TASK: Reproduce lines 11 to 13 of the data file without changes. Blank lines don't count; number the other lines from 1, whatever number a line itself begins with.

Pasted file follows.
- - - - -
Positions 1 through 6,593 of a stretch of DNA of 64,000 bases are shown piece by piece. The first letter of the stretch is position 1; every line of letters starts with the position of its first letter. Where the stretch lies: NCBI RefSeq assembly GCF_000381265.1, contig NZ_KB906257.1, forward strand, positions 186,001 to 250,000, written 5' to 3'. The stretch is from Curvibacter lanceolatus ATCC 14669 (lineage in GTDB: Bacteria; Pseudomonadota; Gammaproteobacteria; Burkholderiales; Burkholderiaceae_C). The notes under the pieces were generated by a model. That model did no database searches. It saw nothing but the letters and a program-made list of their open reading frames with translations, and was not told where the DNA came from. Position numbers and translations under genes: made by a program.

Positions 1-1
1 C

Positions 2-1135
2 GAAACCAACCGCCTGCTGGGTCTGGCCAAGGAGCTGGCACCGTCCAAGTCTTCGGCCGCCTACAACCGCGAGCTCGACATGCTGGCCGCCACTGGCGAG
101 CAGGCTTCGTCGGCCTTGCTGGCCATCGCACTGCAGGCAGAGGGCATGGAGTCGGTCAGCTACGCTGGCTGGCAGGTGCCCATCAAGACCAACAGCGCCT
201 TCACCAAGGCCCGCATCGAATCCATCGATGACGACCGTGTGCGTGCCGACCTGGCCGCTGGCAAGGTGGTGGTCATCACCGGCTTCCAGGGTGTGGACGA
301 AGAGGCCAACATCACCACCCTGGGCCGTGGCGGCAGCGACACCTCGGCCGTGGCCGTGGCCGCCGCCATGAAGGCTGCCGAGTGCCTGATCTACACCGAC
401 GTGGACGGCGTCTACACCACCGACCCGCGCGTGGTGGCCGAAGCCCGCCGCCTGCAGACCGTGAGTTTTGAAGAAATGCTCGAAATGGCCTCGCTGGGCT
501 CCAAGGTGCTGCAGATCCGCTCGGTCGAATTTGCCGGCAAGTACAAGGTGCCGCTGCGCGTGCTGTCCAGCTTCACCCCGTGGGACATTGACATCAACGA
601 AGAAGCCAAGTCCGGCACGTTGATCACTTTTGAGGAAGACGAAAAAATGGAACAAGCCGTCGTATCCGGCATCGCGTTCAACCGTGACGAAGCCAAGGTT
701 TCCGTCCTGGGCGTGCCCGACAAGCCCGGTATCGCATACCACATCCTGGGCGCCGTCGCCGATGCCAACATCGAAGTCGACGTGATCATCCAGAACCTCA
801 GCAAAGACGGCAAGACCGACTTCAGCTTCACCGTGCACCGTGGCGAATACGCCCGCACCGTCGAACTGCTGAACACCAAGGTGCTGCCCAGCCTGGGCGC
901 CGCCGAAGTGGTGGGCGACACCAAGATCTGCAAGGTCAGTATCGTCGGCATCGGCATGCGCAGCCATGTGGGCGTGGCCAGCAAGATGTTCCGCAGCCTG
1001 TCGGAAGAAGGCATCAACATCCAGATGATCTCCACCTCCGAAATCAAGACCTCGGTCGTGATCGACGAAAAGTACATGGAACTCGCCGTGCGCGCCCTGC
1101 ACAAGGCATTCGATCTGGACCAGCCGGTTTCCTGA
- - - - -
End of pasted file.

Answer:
601 AGAAGCCAAGTCCGGCACGTTGATCACTTTTGAGGAAGACGAAAAAATGGAACAAGCCGTCGTATCCGGCATCGCGTTCAACCGTGACGAAGCCAAGGTT
701 TCCGTCCTGGGCGTGCCCGACAAGCCCGGTATCGCATACCACATCCTGGGCGCCGTCGCCGATGCCAACATCGAAGTCGACGTGATCATCCAGAACCTCA
801 GCAAAGACGGCAAGACCGACTTCAGCTTCACCGTGCACCGTGGCGAATACGCCCGCACCGTCGAACTGCTGAACACCAAGGTGCTGCCCAGCCTGGGCGC